Projects per year
Even though much previous work on energy use behavior has focused on residential energy use, people spend a great portion of their day outside their home, while individuals are often still the end-user of energy (e.g., electricity, water) in such out–of-home situations. This dissertation therefore aimed to provide more insight in how energy saving behavior can be stimulated in situations in which “others pay the bill.” We applied construal level theory as a general framework to classify intervention approaches and to understand how different approaches affect short-term, long-term and spillover behavior. Moreover, we were interested in the effectiveness of combined intervention approaches and show that construal level may play an important role in determining whether intervention approaches enforce one another or actually invalidate the effectiveness of each individual manipulation. Our findings suggest that combinations are most effective when they are at the same construal level. Additionally, in order to determine whether high or low construal level approaches are more effective one should be aware of a number of factors. As such, we show that it is important to take the type of situation into account (e.g., a short-term hotel visit is better aligned with a low construal level), how much people value the environment (e.g., is there still room for improvement?) and whether spillover effects are also desirable (e.g., high construal level thinking facilitates more positive spillover). Finally, throughout this dissertation we have focused on the effects of interventions on objectively measured behavior and consider this an important feature to focus on. We think that future work would highly benefit from using objective measures of behavior in order to understand what kind of methods have the most long-lasting effect across multiple energy-related and pro-environmental behaviors.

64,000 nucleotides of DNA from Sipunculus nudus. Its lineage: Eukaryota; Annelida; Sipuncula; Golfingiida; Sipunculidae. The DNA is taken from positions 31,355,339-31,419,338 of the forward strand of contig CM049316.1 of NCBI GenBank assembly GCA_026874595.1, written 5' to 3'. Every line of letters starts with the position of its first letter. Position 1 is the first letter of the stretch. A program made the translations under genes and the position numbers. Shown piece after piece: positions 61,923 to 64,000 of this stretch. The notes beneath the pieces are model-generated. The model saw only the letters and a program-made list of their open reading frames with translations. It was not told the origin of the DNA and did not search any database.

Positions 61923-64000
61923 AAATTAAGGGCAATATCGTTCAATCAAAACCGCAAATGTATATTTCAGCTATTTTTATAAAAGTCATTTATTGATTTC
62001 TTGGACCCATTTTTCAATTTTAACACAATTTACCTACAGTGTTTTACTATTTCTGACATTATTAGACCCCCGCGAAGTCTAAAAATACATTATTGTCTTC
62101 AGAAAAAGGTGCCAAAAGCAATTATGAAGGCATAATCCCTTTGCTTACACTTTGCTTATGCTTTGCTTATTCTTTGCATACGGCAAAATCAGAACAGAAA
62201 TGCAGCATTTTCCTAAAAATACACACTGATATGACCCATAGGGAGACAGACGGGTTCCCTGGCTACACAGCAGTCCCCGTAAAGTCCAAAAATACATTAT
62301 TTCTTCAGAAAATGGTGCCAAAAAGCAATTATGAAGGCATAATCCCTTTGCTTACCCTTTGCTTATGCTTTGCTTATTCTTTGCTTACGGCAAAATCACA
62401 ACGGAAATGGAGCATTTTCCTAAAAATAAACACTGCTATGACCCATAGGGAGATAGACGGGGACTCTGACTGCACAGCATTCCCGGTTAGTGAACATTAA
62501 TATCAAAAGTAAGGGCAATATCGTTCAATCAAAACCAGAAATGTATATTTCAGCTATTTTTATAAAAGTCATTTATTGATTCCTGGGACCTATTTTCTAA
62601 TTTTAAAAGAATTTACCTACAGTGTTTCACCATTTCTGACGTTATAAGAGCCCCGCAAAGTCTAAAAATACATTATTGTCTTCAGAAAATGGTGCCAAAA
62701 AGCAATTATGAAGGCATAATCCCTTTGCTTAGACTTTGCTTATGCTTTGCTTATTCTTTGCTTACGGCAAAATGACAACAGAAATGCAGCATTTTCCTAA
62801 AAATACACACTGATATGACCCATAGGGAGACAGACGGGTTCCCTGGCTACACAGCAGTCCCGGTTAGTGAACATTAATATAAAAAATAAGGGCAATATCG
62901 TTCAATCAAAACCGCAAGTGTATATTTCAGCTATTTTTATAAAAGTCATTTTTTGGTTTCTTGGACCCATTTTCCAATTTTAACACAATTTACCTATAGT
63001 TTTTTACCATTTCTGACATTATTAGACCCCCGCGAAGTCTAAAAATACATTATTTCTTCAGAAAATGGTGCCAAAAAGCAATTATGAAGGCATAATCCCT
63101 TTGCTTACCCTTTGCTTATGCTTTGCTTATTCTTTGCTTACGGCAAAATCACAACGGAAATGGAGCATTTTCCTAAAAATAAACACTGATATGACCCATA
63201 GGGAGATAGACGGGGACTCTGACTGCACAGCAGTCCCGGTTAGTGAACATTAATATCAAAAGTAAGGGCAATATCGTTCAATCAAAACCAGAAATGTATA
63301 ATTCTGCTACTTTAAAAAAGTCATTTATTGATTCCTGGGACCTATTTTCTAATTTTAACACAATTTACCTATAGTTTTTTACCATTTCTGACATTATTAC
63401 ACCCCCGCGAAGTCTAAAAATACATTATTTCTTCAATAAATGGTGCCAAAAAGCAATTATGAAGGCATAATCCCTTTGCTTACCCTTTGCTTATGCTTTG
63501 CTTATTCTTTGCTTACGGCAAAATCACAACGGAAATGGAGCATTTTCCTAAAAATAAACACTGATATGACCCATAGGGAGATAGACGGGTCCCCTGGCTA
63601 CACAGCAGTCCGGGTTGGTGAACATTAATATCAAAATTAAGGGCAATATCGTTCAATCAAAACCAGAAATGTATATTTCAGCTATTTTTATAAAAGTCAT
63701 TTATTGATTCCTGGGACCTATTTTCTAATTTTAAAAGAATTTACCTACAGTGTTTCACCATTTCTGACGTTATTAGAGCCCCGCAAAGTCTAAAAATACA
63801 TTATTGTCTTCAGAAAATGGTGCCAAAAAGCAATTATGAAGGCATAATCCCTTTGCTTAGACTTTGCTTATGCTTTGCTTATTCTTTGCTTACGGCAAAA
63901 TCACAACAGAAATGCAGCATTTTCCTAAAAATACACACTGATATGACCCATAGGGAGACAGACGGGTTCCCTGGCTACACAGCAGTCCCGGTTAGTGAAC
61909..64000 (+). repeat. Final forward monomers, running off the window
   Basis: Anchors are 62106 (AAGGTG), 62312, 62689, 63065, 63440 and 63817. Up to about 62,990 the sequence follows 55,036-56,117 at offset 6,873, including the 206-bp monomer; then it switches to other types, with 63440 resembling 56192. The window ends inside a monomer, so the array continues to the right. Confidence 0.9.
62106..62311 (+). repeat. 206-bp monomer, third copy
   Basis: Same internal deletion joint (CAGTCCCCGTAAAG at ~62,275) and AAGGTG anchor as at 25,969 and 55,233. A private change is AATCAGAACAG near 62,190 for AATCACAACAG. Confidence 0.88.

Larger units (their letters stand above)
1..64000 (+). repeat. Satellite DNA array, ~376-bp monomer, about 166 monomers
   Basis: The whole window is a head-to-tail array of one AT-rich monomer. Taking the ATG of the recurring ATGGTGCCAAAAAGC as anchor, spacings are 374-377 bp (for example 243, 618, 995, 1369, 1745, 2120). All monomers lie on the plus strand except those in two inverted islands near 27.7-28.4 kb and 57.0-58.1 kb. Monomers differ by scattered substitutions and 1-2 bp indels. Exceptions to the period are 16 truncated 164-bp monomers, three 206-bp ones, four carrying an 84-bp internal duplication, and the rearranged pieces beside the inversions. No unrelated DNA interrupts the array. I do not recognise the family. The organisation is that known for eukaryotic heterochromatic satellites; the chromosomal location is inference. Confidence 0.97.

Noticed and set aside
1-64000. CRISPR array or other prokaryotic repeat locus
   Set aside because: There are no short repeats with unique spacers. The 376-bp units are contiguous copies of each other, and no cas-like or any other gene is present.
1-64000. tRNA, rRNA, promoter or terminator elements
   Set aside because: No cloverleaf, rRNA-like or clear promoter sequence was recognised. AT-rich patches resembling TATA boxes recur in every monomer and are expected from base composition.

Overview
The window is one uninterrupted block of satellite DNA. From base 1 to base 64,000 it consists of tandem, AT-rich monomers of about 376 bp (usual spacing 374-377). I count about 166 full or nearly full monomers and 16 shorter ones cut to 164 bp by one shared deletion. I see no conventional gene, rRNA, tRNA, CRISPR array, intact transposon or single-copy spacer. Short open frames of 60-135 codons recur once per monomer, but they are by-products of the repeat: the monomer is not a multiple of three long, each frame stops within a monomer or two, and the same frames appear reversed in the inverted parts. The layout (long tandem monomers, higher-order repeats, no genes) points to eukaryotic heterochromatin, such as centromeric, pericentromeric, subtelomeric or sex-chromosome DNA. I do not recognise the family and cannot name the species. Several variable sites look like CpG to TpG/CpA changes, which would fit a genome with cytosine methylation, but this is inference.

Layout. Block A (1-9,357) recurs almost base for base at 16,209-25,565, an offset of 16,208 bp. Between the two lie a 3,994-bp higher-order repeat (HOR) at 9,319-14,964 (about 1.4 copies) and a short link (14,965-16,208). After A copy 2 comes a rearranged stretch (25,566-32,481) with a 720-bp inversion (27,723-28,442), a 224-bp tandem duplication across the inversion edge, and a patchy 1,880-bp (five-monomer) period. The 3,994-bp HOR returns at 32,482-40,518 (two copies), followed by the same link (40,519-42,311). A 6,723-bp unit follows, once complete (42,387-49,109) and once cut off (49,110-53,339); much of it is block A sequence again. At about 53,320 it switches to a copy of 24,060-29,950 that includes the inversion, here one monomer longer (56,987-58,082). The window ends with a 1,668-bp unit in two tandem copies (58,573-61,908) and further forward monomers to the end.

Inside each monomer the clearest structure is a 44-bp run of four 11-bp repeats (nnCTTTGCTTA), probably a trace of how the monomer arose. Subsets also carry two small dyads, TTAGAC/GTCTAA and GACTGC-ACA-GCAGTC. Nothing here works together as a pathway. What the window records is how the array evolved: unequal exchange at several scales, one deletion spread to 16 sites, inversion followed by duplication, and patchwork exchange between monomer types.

|Qualification||Doctor of Philosophy|
|Award date||23 Oct 2018|
|Place of Publication||Wageningen|
|Publication status||Published - 2018|